Brainstorming isn’t as effective as many believe it to be. While sharing ideas in groups is essential, the typical, unstructured format of brainstorming sessions leads to groupthink, a situation where the first few ideas are quickly validated before more creative ideas can come to light. Early ideas also provide a template or anchor for the type of themes that will be validated in the meeting, reducing the likelihood of participants thinking differently. This is often referred to as conformity pressure.
The first ideas to surface in a brainstorming session are often low-hanging fruit – in other words the least creative. When a team rallies behind these ideas it’s usually because it takes less time and energy than developing their own ideas. If your brainstorming sessions are only delivering the most obvious solutions you should use our list below to integrate more effective exercises into your brainstorming processes.
The list below is a small sample of dozens of brainstorming exercises and alternatives we’ve tested as part of our own workflow. We hope you will find a solution that fits the needs of your team.
1. The Design Sprint
The Design Sprint is a complete design prototyping workflow. However, we often look to the first four steps as a replacement to brainstorming:
- Understand: Introduce the problem
- Define: Define the customer and goals
- Diverge: Individual ideation
- Decide: Group review via silent voting
Unlike unstructured brainstorming, the Design Sprint seeks to limit the amount of time for each sprint to five days. The most critical issue this method resolves is groupthink. The Design Sprint allows individuals to work independently to develop their ideas before bringing them to the larger group, increasing the likelihood of out of the box thinking.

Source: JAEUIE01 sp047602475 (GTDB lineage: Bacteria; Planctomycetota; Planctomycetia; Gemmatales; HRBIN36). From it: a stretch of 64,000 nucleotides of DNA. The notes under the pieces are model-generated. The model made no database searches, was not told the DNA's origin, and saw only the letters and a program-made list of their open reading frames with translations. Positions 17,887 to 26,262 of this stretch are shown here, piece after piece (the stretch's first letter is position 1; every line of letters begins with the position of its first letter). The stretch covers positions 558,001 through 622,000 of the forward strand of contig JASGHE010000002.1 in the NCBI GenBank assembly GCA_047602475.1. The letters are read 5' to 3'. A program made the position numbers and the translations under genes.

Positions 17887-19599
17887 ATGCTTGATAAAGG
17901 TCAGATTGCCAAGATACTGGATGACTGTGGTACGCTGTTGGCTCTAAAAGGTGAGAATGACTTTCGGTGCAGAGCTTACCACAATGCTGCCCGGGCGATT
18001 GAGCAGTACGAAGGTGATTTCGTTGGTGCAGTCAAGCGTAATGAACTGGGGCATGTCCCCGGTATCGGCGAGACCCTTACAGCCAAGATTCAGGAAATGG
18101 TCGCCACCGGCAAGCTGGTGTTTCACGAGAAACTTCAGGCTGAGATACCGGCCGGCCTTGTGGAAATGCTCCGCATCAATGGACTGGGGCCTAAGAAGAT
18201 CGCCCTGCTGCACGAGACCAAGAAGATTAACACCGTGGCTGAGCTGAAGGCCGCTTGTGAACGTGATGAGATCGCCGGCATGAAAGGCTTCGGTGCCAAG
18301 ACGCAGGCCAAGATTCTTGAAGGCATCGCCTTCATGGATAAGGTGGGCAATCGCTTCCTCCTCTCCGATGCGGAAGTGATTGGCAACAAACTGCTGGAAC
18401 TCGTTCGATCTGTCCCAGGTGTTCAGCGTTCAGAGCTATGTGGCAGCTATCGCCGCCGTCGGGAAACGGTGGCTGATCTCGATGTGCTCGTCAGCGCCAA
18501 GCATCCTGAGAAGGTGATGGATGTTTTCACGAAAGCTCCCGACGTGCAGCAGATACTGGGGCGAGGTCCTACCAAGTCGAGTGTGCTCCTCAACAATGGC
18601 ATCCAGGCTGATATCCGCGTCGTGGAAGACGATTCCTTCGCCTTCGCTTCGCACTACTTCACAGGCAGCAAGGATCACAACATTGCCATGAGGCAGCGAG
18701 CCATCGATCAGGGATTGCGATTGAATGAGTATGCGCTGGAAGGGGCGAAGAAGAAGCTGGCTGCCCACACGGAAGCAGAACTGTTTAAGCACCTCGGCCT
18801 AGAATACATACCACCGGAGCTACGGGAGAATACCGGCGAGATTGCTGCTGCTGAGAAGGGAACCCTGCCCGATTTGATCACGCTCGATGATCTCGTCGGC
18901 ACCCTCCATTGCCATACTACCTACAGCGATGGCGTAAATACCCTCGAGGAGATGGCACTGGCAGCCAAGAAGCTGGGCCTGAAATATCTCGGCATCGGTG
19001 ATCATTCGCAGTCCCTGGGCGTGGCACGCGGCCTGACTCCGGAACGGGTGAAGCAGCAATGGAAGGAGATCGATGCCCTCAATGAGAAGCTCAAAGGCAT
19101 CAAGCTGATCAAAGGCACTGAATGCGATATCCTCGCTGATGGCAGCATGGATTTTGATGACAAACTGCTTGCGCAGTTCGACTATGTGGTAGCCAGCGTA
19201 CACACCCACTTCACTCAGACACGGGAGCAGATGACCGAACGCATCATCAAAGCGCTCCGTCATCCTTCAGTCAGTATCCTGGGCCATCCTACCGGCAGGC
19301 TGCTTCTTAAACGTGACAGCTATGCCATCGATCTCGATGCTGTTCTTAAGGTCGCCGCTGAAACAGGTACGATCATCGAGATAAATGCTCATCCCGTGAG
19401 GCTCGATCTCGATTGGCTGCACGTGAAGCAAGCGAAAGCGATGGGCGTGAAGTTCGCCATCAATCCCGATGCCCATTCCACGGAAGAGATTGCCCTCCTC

The Design Sprint is an agile process where teams can jump between stages to iterate and improve an idea. It also allows the team to bounce from individual ideas to group discussion and vice versa to reach the final steps (5. Prototype and 6. Test) more quickly.
While storyboarding won’t replace every brainstorming session it is an important process to have in your toolbelt. Designing through storyboarding is all about creating a narrative through which a problem is solved. Visualizing the story through storyboarding will help your team comprehend each step in a process or flow. Most importantly, storyboarding helps identify conflicts in the narrative so more research can take place before testing a proposed solution.
In our office, storyboarding is often a quick and supplemental activity. We use sticky notes and tape to gather notes, customer insights, images, and more on a whiteboard. We then analyze the data points to find patterns and group ideas together. As the patterns become more defined, we can move items into a sequence to form our narrative. Finally, we remove extra materials from the board that does not help tell the story.
Storyboarding is about trying to acquire a deeper understanding of a problem by exploring it through narrative. Telling a story through different perspectives can help your team better understand customer needs and ultimately lead to more effective problem-solving.